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Sharp Health News

Men, women and sleep

Feb. 2, 2016

Gender and sleep

Consuming too much caffeine, the blue light emitted from our smartphones, and even a lumpy mattress can keep us awake at night, wreaking havoc on our sleep schedule. But now, there’s another cause that we have no control over: gender.

According to a new report from the Centers for Disease Control’s National Center for Health Statistics, women are far more likely than men to have problems falling asleep and staying asleep, and are more likely to wake up feeling not well-rested. Particularly, single women with children under age 18 living in the same household.

“Most people need seven to eight hours of sleep to function optimally,” says Dr. Victoria Sharma, medical director of the Sharp Grossmont Hospital Sleep Disorders Center. “However, there’s a wide range of normal sleep, anywhere from six to 10 hours. Women in general tend to suffer more than men from insomnia, thus single-parent women will also have a higher rate of insomnia than single-parent men.”

Although it may not be surprising that single moms get less shut-eye than men do, the report also notes that all women — across a range of household types — experience sleep problems.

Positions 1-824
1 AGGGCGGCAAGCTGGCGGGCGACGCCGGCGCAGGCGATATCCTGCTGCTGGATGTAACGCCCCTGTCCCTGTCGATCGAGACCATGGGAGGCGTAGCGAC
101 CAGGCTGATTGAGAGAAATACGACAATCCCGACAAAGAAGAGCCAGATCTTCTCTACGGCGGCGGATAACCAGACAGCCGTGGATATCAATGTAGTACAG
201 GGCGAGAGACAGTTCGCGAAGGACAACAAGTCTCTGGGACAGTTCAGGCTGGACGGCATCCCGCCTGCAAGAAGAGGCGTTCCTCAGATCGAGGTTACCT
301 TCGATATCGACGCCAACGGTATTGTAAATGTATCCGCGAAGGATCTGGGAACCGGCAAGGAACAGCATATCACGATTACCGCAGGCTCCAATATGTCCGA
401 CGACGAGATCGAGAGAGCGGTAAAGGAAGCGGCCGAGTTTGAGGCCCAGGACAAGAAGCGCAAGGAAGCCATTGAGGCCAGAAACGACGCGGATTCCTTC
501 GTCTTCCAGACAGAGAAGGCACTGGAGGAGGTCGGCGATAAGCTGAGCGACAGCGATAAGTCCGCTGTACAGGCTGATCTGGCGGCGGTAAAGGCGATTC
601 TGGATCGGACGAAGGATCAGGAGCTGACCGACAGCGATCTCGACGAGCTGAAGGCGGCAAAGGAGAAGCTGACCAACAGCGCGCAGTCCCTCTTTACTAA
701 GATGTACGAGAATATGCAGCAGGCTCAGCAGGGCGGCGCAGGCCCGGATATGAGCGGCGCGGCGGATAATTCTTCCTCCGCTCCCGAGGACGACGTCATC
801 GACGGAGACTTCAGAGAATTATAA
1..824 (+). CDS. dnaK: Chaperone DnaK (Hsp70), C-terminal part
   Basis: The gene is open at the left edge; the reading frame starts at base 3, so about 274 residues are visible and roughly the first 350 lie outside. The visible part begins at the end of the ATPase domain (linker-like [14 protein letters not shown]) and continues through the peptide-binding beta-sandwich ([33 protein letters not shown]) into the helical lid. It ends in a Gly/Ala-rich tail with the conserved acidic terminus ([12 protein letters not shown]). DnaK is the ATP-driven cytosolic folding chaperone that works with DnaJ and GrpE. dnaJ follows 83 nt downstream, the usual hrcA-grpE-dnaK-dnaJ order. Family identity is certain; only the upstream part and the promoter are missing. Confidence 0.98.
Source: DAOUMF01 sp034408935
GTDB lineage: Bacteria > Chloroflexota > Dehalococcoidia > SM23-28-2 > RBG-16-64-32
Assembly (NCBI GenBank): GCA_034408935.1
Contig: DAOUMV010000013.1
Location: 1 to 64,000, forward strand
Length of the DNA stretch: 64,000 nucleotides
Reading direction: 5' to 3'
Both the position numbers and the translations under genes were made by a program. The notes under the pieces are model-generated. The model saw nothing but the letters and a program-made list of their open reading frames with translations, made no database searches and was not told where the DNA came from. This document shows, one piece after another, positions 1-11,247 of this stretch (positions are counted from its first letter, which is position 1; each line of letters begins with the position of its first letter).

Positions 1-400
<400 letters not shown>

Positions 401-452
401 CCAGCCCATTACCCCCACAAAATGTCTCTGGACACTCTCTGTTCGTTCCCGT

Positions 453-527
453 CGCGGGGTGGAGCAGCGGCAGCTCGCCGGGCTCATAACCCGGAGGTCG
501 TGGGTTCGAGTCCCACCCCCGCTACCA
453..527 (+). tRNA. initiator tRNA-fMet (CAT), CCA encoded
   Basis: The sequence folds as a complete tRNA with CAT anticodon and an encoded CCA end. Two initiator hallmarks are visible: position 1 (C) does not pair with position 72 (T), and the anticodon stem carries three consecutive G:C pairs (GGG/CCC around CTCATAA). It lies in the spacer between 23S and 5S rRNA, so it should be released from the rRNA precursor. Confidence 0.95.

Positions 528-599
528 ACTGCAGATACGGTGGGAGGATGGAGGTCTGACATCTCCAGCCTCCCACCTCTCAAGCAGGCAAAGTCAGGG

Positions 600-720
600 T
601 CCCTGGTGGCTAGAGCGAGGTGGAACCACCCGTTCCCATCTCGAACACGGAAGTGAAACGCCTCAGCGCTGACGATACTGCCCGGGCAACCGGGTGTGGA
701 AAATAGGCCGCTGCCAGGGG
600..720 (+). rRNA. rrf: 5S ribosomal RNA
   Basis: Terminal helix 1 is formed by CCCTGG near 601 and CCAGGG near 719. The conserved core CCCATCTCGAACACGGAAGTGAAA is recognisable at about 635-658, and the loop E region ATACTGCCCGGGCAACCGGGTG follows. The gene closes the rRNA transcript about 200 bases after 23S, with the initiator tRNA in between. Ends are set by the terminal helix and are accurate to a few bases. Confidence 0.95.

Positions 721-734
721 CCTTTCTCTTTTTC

“It has been suggested that some of this is due to hormonal changes that take place in a woman’s body through the years. The changes in hormones during menstrual cycles, pregnancy and menopause can affect a woman’s sleep in a negative manner,” she says. “Once insomnia starts, bad sleep habits are learned and these might result in more insomnia.”

In Dr. Sharma’s practice, she typically sees more women with insomnia, whereas men tend to see her for obstructive sleep apnea. The latter occurs when there are repeated episodes of complete or partial blockage of the upper airway during sleep. In certain instances, breathing may even stop; these states of not breathing can occur up to hundreds of times a night.

Regardless of gender, not getting enough quality sleep poses a range of serious health conditions. For women, the risks are high and can range from a thickening waistline to depression and heart disease.

“Sleep deprivation can result in decreased concentration, decreased cognitive functioning and increased risk of accidents. There’s some evidence suggesting that chronic sleep deprivation can result in increased risk of cardiovascular disease and stroke. It can also have a negative impact on metabolism, contributing to obesity,” says Dr. Sharma.

When poor sleep starts to affect your quality of life or daytime functioning, it’s time to see your doctor. Dr. Sharma offers these tips to establish good sleep habits:

Optimize sleep habits, which means maintaining a routine sleep schedule.

  • Avoid caffeine for six hours prior to bedtime.
  • Avoid bright lights, and computer, tablet or smartphone use prior to bedtime as the blue light emitted from these devices can disrupt sleep.
  • Use your bed only for sleep.

For the news media: To talk with Dr. Sharma about sleep disorders for an upcoming story, contact Erica Carlson, senior public relations specialist, at

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